I was lying on a mat after a yoga class at Sacred Sounds Yoga. Savasana, corpse pose. It was the pose of relaxation and rest that, two years ago, I had scorned. I used to watch yoga videos online and as soon as the teacher called for Savasana (lying down on the floor), up I got.

Looking back, I had no idea how to relax.

But here I was, lying on a mat after a yoga class, closing my eyes. As I breathed, I heard a voice–an internal one, but one that sounded crystal clear–calling my name.


It was my own voice. A Mona, calling me.

Then, in the span of a second, a thousand voices–all different, all of a timbre that I recognized as my own. “Mona! Mona. Monaaaa. Mona?”

“Mona” – a single word, my name, a single moment, with a thousand echoes of a thousand voices, all in love and joy and excitement and respect and above all, love. I felt tears coming to my eyes.

When did I last hear my name, said in such love? It was rare, and is still rare, for one to speak another’s name directly to them; it is normally assumed. It was rare for me to notice my name being called; it is simply a reference or category, like how I call that book over there “book” – but never Book, and never with such love.

I was happy. It was a gift. I spoke back to this magic, this underlying subconscious with so many inner voices and hidden memories – who else have I heard call my name? I heard a thousand voices, one after another. My mother, my father. Friends, family. I heard my name, again and again, in love. Some from memory, some as if they came from afar, some as if they came from something greater than memory.

I walked home that evening, but I do not have words for what I experienced. I found myself lost in time, and in possibility. It was as if everything were arrested, as if time stood still and my consciousness soared into every little thing–I noticed a golden leaf falling from the sky, and as it fell, I sensed an eternity in the moment. As I walked, I thought a thousand thoughts, I wove a thousand theories, I realized a thousand truths about myself and others, I wrote a thousand books and songs in my head – all within the frame of one step, two steps, a breath, one more.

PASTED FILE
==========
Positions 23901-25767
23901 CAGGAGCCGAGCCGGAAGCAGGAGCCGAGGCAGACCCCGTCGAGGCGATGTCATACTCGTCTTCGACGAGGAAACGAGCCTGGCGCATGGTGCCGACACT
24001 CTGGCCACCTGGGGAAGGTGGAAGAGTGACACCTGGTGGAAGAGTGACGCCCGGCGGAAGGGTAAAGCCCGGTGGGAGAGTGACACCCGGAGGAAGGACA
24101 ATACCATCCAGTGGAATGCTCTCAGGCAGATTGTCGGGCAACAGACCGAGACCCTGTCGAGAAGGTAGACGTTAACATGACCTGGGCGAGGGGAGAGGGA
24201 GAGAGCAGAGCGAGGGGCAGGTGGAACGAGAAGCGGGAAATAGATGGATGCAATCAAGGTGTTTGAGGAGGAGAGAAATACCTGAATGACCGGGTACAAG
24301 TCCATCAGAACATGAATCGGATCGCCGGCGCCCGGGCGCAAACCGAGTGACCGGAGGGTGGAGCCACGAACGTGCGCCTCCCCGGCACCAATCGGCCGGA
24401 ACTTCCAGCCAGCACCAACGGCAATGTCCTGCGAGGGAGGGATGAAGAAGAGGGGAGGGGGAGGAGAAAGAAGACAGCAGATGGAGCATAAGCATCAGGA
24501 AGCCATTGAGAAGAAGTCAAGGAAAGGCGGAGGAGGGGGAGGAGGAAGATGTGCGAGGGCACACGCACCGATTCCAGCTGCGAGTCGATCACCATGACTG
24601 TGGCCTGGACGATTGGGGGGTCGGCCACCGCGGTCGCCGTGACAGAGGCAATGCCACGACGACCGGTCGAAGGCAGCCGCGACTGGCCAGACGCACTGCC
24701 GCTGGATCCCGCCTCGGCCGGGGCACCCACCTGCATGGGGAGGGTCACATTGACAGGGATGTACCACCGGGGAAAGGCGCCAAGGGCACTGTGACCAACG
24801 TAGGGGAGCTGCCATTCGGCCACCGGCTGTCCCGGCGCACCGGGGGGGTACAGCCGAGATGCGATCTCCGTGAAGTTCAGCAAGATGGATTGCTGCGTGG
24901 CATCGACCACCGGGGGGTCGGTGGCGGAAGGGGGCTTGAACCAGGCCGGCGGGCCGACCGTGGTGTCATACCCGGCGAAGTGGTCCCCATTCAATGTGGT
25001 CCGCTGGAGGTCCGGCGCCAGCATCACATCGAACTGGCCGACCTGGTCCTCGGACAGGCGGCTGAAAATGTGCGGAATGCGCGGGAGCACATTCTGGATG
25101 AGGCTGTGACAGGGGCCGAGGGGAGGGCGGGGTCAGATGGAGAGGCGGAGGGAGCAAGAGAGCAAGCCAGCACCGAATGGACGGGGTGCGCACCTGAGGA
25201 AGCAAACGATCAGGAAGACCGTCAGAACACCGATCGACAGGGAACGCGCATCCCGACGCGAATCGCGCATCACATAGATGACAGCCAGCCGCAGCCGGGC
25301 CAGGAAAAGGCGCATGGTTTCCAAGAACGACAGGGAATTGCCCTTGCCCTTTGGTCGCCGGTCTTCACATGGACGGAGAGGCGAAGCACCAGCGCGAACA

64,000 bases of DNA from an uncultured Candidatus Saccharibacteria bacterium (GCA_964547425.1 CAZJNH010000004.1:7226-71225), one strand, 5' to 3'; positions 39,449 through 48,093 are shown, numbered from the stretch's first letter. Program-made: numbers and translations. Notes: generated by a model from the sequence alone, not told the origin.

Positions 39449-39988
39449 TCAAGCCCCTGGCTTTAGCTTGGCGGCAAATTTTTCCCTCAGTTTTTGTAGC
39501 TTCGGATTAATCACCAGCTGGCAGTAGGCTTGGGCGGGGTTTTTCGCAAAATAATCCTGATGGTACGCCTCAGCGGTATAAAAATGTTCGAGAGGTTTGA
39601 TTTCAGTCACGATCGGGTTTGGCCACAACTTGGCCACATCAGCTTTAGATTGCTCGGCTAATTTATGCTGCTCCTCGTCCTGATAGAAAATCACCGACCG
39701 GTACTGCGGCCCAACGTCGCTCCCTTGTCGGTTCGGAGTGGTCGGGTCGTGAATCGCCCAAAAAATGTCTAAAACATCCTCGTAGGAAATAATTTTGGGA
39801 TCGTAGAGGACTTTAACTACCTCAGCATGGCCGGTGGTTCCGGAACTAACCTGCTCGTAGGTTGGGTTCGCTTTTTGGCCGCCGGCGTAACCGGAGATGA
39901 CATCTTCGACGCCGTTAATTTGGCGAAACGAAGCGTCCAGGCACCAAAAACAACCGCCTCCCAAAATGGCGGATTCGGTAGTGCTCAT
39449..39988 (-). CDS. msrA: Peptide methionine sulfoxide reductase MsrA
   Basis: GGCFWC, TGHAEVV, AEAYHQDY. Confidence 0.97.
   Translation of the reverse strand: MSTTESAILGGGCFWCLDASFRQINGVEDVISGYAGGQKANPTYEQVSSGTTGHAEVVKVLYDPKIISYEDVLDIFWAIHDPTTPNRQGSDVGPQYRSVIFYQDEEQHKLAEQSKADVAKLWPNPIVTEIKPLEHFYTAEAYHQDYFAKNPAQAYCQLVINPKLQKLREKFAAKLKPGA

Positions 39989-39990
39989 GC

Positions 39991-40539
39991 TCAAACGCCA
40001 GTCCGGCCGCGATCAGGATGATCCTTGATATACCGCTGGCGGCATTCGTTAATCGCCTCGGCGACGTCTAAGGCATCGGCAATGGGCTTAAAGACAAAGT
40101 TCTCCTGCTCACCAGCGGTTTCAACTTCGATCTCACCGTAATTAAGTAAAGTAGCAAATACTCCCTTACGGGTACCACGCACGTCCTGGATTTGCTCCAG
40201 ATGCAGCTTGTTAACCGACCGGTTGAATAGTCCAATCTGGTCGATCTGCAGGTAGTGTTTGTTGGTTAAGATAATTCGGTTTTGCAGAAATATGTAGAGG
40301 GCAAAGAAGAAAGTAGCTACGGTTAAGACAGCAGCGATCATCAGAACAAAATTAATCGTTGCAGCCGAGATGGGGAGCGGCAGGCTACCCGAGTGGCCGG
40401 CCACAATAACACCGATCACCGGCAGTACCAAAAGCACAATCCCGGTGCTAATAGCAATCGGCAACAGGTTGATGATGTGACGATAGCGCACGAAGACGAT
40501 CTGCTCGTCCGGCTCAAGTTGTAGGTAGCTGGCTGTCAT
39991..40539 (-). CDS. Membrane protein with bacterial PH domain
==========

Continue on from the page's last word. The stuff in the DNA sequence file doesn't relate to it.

I almost wanted to laugh, because the truth of the matter was, although my mind (and body? and soul?) was swimming in a sea of possibility – potential – all I could do was take one step at a time. No books would be written as I walked, no matter how its chapters flashed into my mind.

I felt as though I was in the sands, utterly unable to build a sandcastle because I was one with every grain, lost in the multitudes. As I tried to put it down into writing, to build upon the sand, the sand shifted and I was shown even more. There was one night in 2017 in which I was unable to speak a sentence. The moment a word left my lips, a thousand potentialities jumped to mind, and I could not pick. I was overwhelmed. My mind jumped from logic, to spirituality, to neurons, to who knows what else–and then, it passed. All of this happened in 2017. Infinity came and went, and came and went again. During moments like those, I wanted to cry in joy and frustration and sheer wonder, because I had no idea that this was what life was all along – something bigger than what we could ever hope to build, greater than the words I had in my vocabulary, an infinite pool of that which could be.

In moments like those, I had to learn to be kind. I had to learn to dip from the wellspring, and not get drowned. I had to learn how to hold grip on reality. When your brain decides to show you everything that could be, that is exactly when reality–that which is–teaches you a lesson. During that time, sometime in 2017, I lost my keys and wallet more times than I can count. I missed appointments. I reminded myself, when crossing the crosswalk, to remember what was at hand–that I could not go flying off into potential. I had to remember that, although potential is beautiful, I could only take one step at a time, speak one word at a time. That it would be a lifetime of building castles out of sand.